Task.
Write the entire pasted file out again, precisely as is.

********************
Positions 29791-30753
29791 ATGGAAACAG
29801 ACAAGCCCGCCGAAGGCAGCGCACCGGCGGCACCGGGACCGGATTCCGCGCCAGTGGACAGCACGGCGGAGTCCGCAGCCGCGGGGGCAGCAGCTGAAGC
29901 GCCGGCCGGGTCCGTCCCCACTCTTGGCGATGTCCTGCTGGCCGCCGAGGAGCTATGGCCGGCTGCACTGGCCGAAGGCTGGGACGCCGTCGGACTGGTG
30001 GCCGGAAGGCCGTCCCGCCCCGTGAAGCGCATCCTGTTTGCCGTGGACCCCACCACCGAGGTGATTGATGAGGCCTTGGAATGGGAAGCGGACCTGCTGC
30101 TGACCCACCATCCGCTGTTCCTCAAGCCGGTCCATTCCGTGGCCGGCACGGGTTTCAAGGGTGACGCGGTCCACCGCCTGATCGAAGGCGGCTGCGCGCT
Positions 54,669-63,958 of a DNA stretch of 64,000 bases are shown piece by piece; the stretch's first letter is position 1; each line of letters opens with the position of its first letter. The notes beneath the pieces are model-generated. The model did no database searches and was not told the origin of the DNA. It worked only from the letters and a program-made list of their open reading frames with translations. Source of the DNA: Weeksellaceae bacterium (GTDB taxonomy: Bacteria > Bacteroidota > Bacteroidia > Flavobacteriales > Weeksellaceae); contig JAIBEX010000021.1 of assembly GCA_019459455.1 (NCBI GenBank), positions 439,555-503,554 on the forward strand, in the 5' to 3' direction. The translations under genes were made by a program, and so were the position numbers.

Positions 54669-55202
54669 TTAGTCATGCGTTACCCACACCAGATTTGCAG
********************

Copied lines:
Positions 29791-30753
29791 ATGGAAACAG
29801 ACAAGCCCGCCGAAGGCAGCGCACCGGCGGCACCGGGACCGGATTCCGCGCCAGTGGACAGCACGGCGGAGTCCGCAGCCGCGGGGGCAGCAGCTGAAGC
29901 GCCGGCCGGGTCCGTCCCCACTCTTGGCGATGTCCTGCTGGCCGCCGAGGAGCTATGGCCGGCTGCACTGGCCGAAGGCTGGGACGCCGTCGGACTGGTG
30001 GCCGGAAGGCCGTCCCGCCCCGTGAAGCGCATCCTGTTTGCCGTGGACCCCACCACCGAGGTGATTGATGAGGCCTTGGAATGGGAAGCGGACCTGCTGC
30101 TGACCCACCATCCGCTGTTCCTCAAGCCGGTCCATTCCGTGGCCGGCACGGGTTTCAAGGGTGACGCGGTCCACCGCCTGATCGAAGGCGGCTGCGCGCT
Positions 54,669-63,958 of a DNA stretch of 64,000 bases are shown piece by piece; the stretch's first letter is position 1; each line of letters opens with the position of its first letter. The notes beneath the pieces are model-generated. The model did no database searches and was not told the origin of the DNA. It worked only from the letters and a program-made list of their open reading frames with translations. Source of the DNA: Weeksellaceae bacterium (GTDB taxonomy: Bacteria > Bacteroidota > Bacteroidia > Flavobacteriales > Weeksellaceae); contig JAIBEX010000021.1 of assembly GCA_019459455.1 (NCBI GenBank), positions 439,555-503,554 on the forward strand, in the 5' to 3' direction. The translations under genes were made by a program, and so were the position numbers.

Positions 54669-55202
54669 TTAGTCATGCGTTACCCACACCAGATTTGCAG